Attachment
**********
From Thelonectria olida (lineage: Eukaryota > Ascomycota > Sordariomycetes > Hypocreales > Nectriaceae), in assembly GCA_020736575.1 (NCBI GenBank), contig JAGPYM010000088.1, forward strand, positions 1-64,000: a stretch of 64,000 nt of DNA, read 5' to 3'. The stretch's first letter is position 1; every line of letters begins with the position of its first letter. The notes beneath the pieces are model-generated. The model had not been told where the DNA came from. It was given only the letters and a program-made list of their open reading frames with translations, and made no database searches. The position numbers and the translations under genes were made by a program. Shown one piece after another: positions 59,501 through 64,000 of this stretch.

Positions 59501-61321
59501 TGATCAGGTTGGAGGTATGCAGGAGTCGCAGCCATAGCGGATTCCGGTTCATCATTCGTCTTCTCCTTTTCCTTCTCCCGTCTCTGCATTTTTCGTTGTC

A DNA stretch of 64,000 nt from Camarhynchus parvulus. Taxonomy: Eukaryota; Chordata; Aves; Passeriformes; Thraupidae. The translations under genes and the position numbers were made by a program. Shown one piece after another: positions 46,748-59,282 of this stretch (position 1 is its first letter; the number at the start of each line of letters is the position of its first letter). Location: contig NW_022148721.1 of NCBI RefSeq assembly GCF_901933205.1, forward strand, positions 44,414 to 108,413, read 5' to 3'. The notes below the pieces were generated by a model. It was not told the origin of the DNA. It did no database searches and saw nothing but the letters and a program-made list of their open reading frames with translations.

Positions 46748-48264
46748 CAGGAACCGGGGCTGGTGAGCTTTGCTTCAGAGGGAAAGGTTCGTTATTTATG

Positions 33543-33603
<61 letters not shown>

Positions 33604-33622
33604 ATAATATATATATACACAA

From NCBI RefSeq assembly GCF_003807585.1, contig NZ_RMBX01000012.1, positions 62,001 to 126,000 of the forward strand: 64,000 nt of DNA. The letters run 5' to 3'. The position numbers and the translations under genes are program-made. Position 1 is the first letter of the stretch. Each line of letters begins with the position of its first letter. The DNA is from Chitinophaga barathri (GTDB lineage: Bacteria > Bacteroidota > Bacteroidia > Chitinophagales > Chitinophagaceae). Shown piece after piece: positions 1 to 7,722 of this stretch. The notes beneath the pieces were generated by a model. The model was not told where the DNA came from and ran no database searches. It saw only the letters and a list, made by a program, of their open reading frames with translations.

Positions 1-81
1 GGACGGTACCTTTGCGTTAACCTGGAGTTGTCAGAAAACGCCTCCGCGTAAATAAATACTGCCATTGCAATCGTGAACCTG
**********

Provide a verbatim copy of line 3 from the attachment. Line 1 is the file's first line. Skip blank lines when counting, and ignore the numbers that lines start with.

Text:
59501 TGATCAGGTTGGAGGTATGCAGGAGTCGCAGCCATAGCGGATTCCGGTTCATCATTCGTCTTCTCCTTTTCCTTCTCCCGTCTCTGCATTTTTCGTTGTC